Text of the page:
Managing data breaches
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Data ethics can help make it easier for employees to make the right decisions about data, decisions that could help prevent data breaches or at least minimize their size, scope, and cost.

For example:

  • If an employee decides not to collect certain data because it’s not needed or relevant, that data can’t be exposed in a breach.
  • If an employee instinctively decides, because of ethical training, not to store or transport data in a way that might harm the interest of the data subjects, that could prevent a breach of that data from happening.
  • If an employee decides for ethical reasons that data should not be shared with certain parties, that could reduce the chances of a breach.
  • If an employee decides not to keep data any longer than is needed, that can reduce the chance that that data will be exposed in a breach.
And a good data ethics program could also reduce the harm if a breach does occur.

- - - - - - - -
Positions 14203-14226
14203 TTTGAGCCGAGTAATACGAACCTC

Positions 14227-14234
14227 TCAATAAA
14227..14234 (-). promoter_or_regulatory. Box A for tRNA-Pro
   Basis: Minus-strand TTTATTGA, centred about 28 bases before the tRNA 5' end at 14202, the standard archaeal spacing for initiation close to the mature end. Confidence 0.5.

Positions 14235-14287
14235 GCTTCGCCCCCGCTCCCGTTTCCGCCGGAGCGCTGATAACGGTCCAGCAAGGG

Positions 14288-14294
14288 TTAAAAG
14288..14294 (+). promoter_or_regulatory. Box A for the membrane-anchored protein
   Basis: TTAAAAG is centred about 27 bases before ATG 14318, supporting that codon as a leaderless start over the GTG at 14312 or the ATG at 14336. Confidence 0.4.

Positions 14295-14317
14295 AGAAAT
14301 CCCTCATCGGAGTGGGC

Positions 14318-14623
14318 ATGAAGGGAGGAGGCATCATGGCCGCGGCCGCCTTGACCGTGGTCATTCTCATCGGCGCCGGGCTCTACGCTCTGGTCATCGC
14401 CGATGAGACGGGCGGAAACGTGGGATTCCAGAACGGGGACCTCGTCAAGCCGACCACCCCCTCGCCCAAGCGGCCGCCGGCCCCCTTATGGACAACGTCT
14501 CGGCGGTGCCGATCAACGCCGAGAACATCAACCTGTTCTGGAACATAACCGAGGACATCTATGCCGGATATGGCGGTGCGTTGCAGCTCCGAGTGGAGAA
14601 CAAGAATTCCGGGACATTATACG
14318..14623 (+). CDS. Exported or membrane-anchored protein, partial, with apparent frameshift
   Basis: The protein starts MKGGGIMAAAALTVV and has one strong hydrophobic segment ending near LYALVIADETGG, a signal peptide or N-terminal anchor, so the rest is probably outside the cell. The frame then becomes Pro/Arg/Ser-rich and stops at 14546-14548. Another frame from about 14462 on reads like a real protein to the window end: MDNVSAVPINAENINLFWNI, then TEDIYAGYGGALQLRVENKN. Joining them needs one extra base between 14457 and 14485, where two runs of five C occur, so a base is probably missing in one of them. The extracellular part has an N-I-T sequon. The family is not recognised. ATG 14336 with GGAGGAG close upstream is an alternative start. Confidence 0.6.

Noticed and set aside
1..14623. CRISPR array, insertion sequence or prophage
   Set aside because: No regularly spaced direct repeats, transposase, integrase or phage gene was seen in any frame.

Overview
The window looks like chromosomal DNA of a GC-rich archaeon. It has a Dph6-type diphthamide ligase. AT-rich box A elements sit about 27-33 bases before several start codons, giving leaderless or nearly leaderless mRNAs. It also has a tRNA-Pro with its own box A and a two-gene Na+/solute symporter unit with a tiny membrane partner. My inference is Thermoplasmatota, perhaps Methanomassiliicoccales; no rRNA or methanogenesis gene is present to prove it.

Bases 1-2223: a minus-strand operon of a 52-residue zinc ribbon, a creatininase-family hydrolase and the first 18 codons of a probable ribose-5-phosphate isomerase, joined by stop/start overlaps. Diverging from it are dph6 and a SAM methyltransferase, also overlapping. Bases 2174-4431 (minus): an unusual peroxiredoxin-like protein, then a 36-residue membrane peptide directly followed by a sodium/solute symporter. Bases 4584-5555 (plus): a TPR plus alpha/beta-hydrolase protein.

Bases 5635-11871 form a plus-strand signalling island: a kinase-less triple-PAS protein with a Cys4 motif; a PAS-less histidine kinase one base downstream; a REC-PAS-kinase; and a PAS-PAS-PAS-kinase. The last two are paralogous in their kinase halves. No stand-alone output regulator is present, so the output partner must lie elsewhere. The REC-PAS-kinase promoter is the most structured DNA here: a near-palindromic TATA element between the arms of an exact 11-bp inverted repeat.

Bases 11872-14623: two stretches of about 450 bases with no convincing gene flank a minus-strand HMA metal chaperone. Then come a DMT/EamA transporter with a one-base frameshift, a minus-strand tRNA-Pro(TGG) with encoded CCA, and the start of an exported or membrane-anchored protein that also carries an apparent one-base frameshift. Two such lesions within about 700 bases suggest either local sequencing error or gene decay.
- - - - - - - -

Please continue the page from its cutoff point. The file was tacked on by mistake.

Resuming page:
Being able to demonstrate that your organization and employees actually practiced data ethics, and did everything ethically and reasonably possible to prevent either the incident or the harm from it, might make victims, the public, shareholders, and the media more forgiving.

There is significant evidence that ethical companies are trusted more, and companies that are trusted tend to be forgiven far more quickly than companies considered not trustworthy.

A good ethical stance on data, and especially a verifiable training program, could also reduce legal exposure and costs in the event of a breach. The law never demands absolute or perfect security, that’s just unreasonable. What it does expect are reasonable measures, reasonable precautions, or better still, going above and beyond. Good data ethics could help you get there.


The Business Value of Trust

“Trust has become the new battleground for digital success. To win, organizations need to master the fundamentals of data ethics. Companies that earn consumer trust will be better suited to weather the inevitable — and yes, they are inevitable — data and policy breaches. Cognizant.


"A singular focus on security is not enough. While data ethics is a new area for most businesses, it must be a key consideration as organizations evaluate starting or continuing their digital transformation journeys." MIT Sloan